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March 25, 2006
The Media As Semaphore

Today's Washington Post coverage of the Russian perfidy in 2003 contains an interesting revelation from the Russians themselves which makes clear the administration's fury over their espionage on behalf of Saddam Hussein during the invasion. The release of the Pentagon study came before the US informed the Russians that they had discovered the smoking guns in the captured Iraqi intelligence:

Russian officials collected intelligence on U.S. troop movements and attack plans from inside the American military command leading the 2003 invasion of Iraq and passed that information to Iraqi leader Saddam Hussein, according to a U.S. military study released yesterday.

The intelligence reports, which the study said were provided to Hussein through the Russian ambassador in Baghdad at the height of the U.S. assault, warned accurately that American formations intended to bypass Iraqi cities on their thrust toward Baghdad. The reports provided some specific numbers on U.S. troops, units and locations, according to Iraqi documents dated March and April 2003 and later captured by the United States.

"The information that the Russians have collected from their sources inside the American Central Command in Doha is that the United States is convinced that occupying Iraqi cities are impossible, and that they have changed their tactic," said one captured Iraqi document titled "Letter from Russian Official to Presidential Secretary Concerning American Intentions in Iraq" and dated March 25, 2003.

A Russian official at the United Nations strongly rejected the allegations that Russian officials gave information to Baghdad. "This is absolutely nonsense," said Maria Zakharova, a spokeswoman for the Russian mission to the United Nations. She said the allegations were never presented to the Russian government before being issued to the news media. [emphasis mine -- CE]

Under normal circumstances with a country viewed as a diplomatic partner, if not an ally, both nations would engage in discussions about this kind of information before making it public, probably through high-ranking diplomats. The aggrieved nation would at least demand an explanation prior to showing its hand. The failure to do so by the US shows that this development has George Bush mad enough to expose Vladimir Putin and his government to the kind of political damage that could restart the Cold War. That may be because Bush understands that, just as with 9/11 and its precursor attacks, that war has already been declared by our enemy.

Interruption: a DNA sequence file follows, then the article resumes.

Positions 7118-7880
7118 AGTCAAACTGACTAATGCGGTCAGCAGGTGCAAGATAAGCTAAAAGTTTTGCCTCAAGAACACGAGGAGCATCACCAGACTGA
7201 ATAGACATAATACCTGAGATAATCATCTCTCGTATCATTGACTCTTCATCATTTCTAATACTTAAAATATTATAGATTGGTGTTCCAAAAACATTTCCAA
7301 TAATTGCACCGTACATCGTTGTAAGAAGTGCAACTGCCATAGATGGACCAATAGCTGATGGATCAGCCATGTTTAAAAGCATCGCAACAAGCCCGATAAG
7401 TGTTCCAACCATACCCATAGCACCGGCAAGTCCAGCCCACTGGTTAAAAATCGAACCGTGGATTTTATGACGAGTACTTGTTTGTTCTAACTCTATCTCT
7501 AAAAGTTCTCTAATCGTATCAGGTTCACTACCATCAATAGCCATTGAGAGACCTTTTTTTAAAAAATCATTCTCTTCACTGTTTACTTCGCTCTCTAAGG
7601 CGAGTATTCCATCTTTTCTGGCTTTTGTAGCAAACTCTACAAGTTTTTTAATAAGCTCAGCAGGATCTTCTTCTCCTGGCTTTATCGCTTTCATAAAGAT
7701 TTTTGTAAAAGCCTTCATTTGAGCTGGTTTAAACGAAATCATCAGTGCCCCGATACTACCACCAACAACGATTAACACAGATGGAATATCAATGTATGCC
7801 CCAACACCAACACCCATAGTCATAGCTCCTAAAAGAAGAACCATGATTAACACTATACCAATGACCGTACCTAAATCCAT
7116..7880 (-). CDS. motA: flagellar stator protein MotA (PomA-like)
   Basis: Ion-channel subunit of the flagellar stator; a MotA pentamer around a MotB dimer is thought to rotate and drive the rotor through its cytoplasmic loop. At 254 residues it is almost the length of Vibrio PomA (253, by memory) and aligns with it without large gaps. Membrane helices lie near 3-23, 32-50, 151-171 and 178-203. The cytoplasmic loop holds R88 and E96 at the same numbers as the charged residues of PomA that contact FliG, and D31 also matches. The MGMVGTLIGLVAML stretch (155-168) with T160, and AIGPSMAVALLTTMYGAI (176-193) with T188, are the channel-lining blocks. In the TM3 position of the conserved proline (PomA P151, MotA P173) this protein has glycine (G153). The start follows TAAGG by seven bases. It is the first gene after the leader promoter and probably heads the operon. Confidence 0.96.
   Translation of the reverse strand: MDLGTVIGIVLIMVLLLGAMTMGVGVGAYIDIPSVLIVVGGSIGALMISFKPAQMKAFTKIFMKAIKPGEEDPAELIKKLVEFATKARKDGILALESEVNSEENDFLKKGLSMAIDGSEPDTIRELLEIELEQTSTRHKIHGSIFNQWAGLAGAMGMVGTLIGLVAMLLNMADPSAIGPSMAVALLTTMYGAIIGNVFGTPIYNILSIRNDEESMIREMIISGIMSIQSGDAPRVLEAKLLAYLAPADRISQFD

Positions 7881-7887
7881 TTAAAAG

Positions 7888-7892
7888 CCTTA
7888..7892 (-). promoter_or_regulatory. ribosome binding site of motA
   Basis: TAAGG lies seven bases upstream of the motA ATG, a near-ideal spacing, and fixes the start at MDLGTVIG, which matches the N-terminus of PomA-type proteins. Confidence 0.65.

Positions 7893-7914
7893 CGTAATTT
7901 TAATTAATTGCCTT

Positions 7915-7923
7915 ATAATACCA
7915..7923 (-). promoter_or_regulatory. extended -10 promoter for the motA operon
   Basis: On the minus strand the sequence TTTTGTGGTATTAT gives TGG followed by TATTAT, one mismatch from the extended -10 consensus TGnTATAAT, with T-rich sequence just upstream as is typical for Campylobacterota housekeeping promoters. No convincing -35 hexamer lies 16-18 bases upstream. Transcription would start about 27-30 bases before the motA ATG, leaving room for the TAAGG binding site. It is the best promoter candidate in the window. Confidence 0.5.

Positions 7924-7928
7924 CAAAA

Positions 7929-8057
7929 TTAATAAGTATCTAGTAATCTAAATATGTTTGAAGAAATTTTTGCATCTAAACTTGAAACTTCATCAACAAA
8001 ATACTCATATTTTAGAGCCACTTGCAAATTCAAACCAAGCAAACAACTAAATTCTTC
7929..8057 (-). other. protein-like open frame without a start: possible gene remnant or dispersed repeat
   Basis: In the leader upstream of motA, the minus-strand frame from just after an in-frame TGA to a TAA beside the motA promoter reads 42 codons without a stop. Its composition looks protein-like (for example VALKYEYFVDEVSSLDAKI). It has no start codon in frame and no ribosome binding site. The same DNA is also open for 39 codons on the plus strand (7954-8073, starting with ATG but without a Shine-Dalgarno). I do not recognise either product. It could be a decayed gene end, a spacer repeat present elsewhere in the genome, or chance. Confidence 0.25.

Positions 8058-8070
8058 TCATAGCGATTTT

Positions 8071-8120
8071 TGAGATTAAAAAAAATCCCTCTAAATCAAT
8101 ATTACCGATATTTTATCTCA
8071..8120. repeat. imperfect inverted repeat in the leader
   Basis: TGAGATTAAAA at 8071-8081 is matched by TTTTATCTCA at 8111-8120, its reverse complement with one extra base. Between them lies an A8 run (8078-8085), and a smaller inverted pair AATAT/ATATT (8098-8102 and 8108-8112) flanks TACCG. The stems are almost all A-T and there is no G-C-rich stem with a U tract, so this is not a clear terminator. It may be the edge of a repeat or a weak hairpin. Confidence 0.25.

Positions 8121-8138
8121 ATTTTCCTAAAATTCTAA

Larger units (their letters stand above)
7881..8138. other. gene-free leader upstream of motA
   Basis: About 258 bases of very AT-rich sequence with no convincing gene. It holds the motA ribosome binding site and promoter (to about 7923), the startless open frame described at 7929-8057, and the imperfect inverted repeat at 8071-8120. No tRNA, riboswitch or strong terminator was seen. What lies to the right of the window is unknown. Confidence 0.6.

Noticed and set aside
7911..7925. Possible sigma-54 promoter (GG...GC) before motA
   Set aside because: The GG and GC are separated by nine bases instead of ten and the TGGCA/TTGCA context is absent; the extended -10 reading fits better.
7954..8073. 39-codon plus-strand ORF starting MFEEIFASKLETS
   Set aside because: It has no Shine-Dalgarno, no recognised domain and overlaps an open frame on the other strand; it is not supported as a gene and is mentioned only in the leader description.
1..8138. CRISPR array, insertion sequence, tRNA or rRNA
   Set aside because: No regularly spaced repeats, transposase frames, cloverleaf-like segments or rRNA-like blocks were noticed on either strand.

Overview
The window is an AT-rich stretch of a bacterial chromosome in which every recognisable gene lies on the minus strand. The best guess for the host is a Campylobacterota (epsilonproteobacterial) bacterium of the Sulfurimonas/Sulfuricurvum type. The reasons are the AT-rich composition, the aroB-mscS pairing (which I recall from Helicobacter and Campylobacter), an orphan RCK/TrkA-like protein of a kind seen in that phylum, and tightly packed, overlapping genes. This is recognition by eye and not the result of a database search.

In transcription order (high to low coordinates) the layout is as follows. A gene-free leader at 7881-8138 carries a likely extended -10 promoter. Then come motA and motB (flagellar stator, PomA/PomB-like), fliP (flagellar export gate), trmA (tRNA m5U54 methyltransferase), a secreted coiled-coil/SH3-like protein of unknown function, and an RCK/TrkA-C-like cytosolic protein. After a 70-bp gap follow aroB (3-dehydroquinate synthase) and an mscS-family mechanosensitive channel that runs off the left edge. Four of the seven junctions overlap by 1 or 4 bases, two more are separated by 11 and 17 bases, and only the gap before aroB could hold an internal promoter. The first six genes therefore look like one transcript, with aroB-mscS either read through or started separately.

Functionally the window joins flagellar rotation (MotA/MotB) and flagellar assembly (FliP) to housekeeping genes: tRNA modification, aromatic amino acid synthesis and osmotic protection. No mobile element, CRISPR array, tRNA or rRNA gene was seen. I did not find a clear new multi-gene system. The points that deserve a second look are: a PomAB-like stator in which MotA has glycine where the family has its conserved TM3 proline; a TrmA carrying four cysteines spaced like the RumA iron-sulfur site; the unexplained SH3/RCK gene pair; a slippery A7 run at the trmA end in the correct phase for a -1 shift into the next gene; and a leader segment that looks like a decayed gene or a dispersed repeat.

Make no mistake about it, this goes far beyond just a little friendly coaching and the protection of Russian assets. Ann Tyson and Josh White point out one specific battle where the Russians supplied excellent intelligence not only about our positions but the strategy we used to isolate Baghdad. The Russians accurately predicted that we would make a dangerous move across the Karbala Gap, where the US expected an attack in force by the supposedly premiere Republican Guard forces. An Iraqi commander took the information to Saddam and his sons, where his counsel was ignored. Had they reacted properly to the Russian data, we could have lost a lot of men in the Karbala Gap.

The Post quotes Michael O'Hanlon from the center-left Brookings Institute:

Michael E. O'Hanlon, a defense expert at the Brookings Institution, said the passing of information on U.S. troop movements during combat, if true, constituted "a stark betrayal." He added: "I think we should be demanding a fairly clear explanation from Moscow."

It's telling that we didn't do so before we made this public. The message we sent the Russians says that we will not trust them in the next international crisis -- the one in Iran. The remote nuclear-fuel processing deal is dead regardless of the Moscow-Teheran talks, and the US will probably push them out of the negotiations altogether from this point forward.

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Posted by Ed Morrissey at March 25, 2006 7:02 AM

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» Lies, Spies And Allies from Riehl World View
Captain Ed at CQ points out that a new Washington Post article indicates that our government released information on Russian spying to the media before diplomatically confronting Russia. He goes on to assert it's a sign of Bush's anger over [Read More]

Tracked on March 26, 2006 12:17 PM


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